reading by Jliss 1. L. Clarke,- a selection of
music, by Miss U Shiply. and a lecture on
"Education," by brother T. H. Prince. Such
a programme cannot fail to make said meeting
very interesting and instructive, and it is
hoped that all fourth degree members who can
conveniently, willfavor us with their presence.
'", juii.nsos, secretary.
Priueville JVVim: Reports are mlv
from the surrounding country to the effect
mat the crop of wheat, rye and oats will be
very light unless a thorough wetting rain soon
visits this section. It is also reported and
confirmed that grasshoppers are fast destroj .
ing much grain. Owing to the dry nature of
the soil, tome of the spring sown grain ha
scarcely sprouted. Up to theprcrent time the
rainfall has been barely sufficient to keen the
irrass iu a flourishing condition; and yet those
..iic. pretend to know say that a cood cron f
cereals may bo expected even if it rains within
the next two weeks. The harvest is very late,
aud it may seem very strange to Western Oro-
gon farmers to bear of oats that "ore sow n in
June, producing an abundant crop of well
tilled grain. Yet such is the case, as has been
proven by several of our OeSnen I,,m tl.
coming harvest cannot be estimated, a.',..
ture u necessary to the mat,,,-;.. ; t
Oleander, enteied by L B. Lindsley, of
Gen. Crook, entered by P. G. Martin, of
Stranger, entered by James Meisner, of
Bartell, entered bv Jerome Portar. of V.
est Grove.
Maeeie Arnold, entered hv -T. Ten.nL ni
LinkviTle, Lake county. '
Jane L., entered by L. B. Lindsley, of
May Wintler, entered by John Pender, of
EIna J., entered by E. . Jeffries, of Port
land. Kisber, Jr., entered by Joseph Buchtel, of
Zillaphone, entered bv J. Beach, of T.lr
There are twenty entries.
Among the runners now on the grounds ore
the following:
Trade Dollar. Caddie Tt ! f ...-.
old named NeveHa, owned by R. E. Bybec. of
Fred. Collyer. Jim Rennick and T,nn Sin.
cer a two-j ear-old by Norfolk.
Jim Merritt, Rosa May and R. S. Perkins'
Foster's stables.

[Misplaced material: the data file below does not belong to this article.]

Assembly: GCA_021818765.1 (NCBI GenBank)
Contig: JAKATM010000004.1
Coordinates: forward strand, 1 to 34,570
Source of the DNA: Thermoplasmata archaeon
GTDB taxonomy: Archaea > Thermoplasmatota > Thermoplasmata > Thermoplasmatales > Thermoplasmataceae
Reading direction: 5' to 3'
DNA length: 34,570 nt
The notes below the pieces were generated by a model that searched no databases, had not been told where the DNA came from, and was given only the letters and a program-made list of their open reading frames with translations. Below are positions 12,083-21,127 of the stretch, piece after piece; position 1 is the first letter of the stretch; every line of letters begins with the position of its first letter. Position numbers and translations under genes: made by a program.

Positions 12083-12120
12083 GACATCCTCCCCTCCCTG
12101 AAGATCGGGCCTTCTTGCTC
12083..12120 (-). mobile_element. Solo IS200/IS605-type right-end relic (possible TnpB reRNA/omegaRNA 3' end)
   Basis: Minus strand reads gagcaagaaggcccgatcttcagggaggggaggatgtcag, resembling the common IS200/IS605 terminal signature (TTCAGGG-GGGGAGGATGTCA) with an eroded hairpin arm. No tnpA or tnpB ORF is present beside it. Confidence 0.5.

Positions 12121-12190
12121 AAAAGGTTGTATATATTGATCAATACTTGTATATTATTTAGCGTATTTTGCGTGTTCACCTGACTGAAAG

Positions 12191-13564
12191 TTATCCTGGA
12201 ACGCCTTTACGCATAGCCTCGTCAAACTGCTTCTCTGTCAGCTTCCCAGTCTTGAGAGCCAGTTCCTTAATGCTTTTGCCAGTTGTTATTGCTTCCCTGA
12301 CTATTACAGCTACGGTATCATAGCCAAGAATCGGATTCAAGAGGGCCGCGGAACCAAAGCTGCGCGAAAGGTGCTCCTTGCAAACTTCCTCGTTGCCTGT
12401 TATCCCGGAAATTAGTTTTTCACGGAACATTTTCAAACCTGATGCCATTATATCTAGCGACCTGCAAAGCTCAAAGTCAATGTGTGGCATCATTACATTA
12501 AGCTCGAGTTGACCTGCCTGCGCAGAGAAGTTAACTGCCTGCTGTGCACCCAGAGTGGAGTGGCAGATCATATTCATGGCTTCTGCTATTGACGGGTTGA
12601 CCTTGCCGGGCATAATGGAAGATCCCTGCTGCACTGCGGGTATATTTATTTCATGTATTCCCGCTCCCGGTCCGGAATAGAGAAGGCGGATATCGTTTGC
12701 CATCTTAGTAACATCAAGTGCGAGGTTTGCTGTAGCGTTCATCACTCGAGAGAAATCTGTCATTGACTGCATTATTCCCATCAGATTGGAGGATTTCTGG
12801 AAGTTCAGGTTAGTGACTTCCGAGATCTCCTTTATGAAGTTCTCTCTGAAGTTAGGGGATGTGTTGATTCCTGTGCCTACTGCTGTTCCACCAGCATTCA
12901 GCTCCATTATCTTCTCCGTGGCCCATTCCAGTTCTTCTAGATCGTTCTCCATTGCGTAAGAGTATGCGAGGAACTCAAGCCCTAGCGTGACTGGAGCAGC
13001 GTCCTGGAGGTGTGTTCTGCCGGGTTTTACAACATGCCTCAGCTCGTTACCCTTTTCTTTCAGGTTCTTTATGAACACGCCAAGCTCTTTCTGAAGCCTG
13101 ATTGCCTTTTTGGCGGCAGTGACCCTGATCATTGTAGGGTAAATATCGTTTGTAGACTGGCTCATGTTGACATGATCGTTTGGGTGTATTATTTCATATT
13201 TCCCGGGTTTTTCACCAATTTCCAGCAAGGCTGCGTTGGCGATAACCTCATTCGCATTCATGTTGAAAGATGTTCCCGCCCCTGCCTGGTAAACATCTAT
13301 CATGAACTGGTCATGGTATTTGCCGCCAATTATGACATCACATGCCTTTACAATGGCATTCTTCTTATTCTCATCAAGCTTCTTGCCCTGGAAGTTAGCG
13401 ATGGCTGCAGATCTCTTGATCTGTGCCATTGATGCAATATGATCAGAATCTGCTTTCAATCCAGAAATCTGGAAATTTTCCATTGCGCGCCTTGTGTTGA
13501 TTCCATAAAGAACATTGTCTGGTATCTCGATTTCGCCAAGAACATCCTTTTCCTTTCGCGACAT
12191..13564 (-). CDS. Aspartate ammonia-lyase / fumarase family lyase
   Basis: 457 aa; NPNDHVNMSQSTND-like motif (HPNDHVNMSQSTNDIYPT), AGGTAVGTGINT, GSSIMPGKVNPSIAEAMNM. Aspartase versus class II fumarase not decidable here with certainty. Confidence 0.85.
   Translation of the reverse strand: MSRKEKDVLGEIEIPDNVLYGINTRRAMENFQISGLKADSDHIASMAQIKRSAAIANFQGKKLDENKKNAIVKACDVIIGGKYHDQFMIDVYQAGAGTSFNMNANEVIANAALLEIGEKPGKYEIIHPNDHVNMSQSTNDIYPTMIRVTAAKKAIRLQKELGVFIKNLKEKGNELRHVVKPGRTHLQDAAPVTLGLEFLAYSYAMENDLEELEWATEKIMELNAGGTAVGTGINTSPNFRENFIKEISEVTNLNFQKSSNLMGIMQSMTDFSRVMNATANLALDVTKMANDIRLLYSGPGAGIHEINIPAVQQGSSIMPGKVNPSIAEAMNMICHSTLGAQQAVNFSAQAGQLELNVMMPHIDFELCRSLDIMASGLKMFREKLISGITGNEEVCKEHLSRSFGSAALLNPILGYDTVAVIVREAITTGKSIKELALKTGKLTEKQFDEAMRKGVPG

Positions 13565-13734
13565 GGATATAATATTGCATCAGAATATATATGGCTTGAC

Conner, a very noted horse from California,
Pomeroy, Lulu Rinra. anil thm fl. ,.
molkey's stables.
Just arrived from Ralrar p;t. Ta. tt...h
Premium, Jessie B., and Hillie C.
Mr. Tomkins, of Forest Grove, has a bay
nlley named Mollie Denver on the groundi.
Oood Work.
Wednesday afternoon Mr. F. F. Hanna,
traveling agent for D. M. Osborne & Co., gave
a trial of the new 1882 Osborne (twine) self
binding harvester in the rye field of William
Kirkman, Esq., about two miles north of
town. Tho rye was green and heavy, yet
witn one span of horse the binder worked
like a thing of life, binding the sheaves tight
ly and neatly. The prominent feature of the
1882 Osborne solf-biuder is tho perfect con
trolability of the binding apparatus. Left to
itself it will perform tho work with automatic
precision, binding all the grain that is de
livered to the binding table, and depositing
the sheave at regular interval. This is all
that is required in an average and even growth
of grain, but there are thin places which
Would Yield but half 44,. i..l;..., .;...! l,n.
die. and spot where short groin is met with,
and these inequalities are provided for. The
f vtr J7 U8'"g the foot "P controls the siz
of the bundle, so that he can average it in
iieavy or light grain; in short straw he can ad
lust the band to the proper distance from tho
buts y turning a wheel at hut elbow. This
can all be accomplished without stopping the
team or the progress of the machine. Walla
If alia Union.
While the present outlook i not the brightest
there is no cause for desi,V f, . "i .ff
?J! W0 ?uy bri."S t grain out in wod
ciency ty a test of 75 jears' constant use. iTrYE: i 'S' "P1 '" tor
The Pcoet Houmd Mail say that the most
disatrou flood ever known since the settle
ment of the Skagit, took place recently, and a
hundred thousand dollars will scarcely cover
the loss to crops, dykes, improvements, etc.
Some 2,500 acre of wheat baa been ub-
mergea ana wm prove a loss; the logging
camps havo also suffered, ThU paper nrgea
all to unite in a system of dyke for protec
tion in future, working in harmony under the
dyking law.
their labor in ,:' .; L """ "wl
.icabditv of7ilK; .!iu,"'fw,"l Pe-
" -a w 6o urusn sou.
Ashland Tidingt; The Indians in Modoc
county, Cal., eat large black cricket, which
appear in great number in that section every
summer. Tho Adin Atyut. of last week, aarit
The festive cricket appear in our volley now
in sufficient numbers to appease the appetite
of 6ur Indiana: consequently, they stand 0a
J their dignity when aiked to work.